In 1902 a group of workers was digging a waterwell when they found extended underground catacombs. Only years later people got interested in these catacombs and found out that in fact it was an underground temple! It had the same form as the 'normal' temples but it was entirely hewn out of the rock: Hal Salfieni (a.k.a. Hypogeum, which means 'underground chamber'). Hal Saflieni can be found just outside Paola, close to the Tarxien temple complex. The 'building' of Hal Saflieni started in the Mgarr period and was extended in the Tarxien period, so it was built between 3600 and 2200 BCE.
Hal Saflieni has been closed for the public for a very long time. Fortunately on the website it says: "The Hypogeum has been receiving visitors since August 2000". All the more reason to get back to Malta!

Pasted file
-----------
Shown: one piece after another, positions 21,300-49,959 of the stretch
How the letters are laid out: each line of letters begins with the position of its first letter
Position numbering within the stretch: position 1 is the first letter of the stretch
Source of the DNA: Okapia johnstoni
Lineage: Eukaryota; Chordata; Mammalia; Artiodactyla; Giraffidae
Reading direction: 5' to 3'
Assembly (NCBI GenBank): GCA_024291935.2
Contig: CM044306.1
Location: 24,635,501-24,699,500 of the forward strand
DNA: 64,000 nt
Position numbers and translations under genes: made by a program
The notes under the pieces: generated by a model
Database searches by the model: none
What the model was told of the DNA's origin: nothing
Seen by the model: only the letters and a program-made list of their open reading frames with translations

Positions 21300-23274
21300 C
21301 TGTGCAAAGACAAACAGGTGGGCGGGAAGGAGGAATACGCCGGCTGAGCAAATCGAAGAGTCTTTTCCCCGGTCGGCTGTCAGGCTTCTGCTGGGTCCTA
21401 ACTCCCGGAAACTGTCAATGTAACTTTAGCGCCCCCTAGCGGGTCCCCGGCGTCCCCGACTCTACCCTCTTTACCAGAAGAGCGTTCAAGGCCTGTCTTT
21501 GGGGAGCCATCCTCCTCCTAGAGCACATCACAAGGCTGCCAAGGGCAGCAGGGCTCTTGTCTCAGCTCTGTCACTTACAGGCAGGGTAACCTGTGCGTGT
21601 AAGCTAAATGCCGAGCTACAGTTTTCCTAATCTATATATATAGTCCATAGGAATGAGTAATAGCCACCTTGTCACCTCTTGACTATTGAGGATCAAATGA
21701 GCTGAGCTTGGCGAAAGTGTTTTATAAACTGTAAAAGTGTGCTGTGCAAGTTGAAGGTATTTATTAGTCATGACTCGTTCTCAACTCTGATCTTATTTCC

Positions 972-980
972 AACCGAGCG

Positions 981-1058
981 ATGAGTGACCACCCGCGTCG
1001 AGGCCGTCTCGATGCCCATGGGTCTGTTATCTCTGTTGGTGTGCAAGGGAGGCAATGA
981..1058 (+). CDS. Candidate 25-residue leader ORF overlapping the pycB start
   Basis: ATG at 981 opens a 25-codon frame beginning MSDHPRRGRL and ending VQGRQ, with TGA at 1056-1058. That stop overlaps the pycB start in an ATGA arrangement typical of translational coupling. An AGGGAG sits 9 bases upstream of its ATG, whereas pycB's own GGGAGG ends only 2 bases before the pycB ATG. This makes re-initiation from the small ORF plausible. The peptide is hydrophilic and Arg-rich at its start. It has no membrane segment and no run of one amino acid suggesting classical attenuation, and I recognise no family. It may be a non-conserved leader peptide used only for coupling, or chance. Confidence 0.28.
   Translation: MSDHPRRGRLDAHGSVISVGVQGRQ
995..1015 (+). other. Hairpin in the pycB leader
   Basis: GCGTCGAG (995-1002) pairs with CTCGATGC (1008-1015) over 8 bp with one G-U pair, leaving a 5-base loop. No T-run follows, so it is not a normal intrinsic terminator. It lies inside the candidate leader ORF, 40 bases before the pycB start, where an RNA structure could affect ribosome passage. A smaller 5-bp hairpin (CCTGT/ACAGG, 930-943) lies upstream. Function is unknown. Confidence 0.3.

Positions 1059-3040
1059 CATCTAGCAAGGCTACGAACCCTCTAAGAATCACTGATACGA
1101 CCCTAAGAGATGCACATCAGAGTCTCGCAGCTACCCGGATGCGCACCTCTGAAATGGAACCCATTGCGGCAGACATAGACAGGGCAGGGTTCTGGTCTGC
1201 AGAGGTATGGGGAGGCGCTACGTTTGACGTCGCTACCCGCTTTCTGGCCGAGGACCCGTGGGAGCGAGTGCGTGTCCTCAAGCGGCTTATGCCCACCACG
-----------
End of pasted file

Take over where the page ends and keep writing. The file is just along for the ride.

The Hypogeum at Hal Saflieni was originally an underground chamber used by Neolithic people to bury their dead. The site originated some 6000 years ago, when a natural cave was adapted for burial. Later on, excavations were made downwards to a depth of 11 metres. It is made up of three superimposed levels of curvilinear form. Scolars think that the upper level consists of the original cavities. The middle level was hewn out during the temple period (3600 - 2500 BCE). It is made up of several compartments of which one has the semblance of a megalithic temple sculpted in the rock. An anti-chamber was used both for burial and as a lobby, or meeting place. Another compartment served as Holy of Holies -the sacred chamber of the place. The lower level is a maze of covert chambers, septal walls and rock - tombs. No use seems to have been made of this section, as the whole neolithic community was exterminated or left the island at about 2500 BCE when this crypt was still under construction.
The large quantity of human bone deposits found on this site indicate that over 7000 persons have been buried here. Many statuettes, amulets, figurines, vases and other objects have been recovered, these can also be seen at the National Museum for Archaeology in Valletta.